What happens to cholesterol in the diet?
Packaged into chylomicrons in same way as other lipids, taken to lymphatics, to circulation.
What happens to chylomicrons in circulation?
Delivered to muscle and organs for energy metabolism.
Where does most cholesterol synthesis in the body occur?
At the peripheral tissues; HDL then returns it back to the liver and is acted on by PLTP and CETP.
What is mostly absorbed in the large intestine?
Water and electrolytes
What is excreted in exchange for chloride absorption? Why?
Bicarb - to neutralize the byproducts of bacteria.
How is chloride able to be reabsorbed?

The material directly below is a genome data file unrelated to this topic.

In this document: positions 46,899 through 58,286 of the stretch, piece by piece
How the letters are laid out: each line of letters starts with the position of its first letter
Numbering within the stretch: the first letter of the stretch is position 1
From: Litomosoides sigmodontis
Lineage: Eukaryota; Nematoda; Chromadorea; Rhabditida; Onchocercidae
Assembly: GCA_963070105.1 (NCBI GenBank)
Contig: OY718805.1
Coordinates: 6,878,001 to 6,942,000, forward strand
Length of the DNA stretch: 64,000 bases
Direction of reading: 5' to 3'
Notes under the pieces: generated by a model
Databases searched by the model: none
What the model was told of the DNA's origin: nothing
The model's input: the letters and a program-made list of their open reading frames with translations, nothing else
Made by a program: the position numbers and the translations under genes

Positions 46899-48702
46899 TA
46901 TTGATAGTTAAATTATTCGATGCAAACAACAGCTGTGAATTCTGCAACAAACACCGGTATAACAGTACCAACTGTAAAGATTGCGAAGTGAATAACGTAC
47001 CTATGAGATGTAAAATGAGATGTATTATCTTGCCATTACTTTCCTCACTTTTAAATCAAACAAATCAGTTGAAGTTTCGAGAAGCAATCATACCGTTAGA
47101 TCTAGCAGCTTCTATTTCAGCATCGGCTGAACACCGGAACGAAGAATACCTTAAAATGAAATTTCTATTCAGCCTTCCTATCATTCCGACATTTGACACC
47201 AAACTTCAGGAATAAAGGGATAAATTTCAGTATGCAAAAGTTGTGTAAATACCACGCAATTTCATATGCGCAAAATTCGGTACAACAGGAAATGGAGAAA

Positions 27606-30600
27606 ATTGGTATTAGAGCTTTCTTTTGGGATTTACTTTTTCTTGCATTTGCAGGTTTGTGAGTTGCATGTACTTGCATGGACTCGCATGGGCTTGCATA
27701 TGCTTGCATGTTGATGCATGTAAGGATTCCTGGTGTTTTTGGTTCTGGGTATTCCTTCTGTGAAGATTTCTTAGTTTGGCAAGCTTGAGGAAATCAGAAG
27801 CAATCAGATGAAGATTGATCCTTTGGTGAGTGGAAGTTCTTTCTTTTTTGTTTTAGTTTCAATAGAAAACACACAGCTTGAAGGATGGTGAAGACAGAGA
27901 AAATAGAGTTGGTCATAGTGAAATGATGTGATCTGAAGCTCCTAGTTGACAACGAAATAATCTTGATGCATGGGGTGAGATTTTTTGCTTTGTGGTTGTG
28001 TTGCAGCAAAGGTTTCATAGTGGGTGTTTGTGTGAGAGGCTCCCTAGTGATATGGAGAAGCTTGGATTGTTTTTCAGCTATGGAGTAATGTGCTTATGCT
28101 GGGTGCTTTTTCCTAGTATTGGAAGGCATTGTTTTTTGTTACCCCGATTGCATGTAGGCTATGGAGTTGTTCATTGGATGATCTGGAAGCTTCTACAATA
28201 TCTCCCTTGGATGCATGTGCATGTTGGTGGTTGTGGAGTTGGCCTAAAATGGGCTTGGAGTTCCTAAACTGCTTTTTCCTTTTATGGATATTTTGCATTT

By the driving energy of sodium Active Transport and absorption.
How are the tight junctions of the large intestine different from small intestine?
Much tighter; water reabsorption is permanent and achieved via osmosis.
What increases water and sodium reabsorption at the large intestine?
Proximal colon =

Distal colon =
Prox = absorbing colon

Distal = storage colon
Main thing that occurs in large colon:
Formation of feces
What is the result of bacterial action on feces?
-Smll amts of cellulose digested
-Formation of VITAMIN K
-Some b23, other b vitamins, gas
What is especially significant about bacterial action in lg intestines?
Formation of Vitamin K - b/c nutritional ingestion is insufficient to maintain adequete blood coagulation!
What is the main component of feces?
Water - 75%
Why is feces brown?
Stercobilin / urobilin derivitives of bilirubin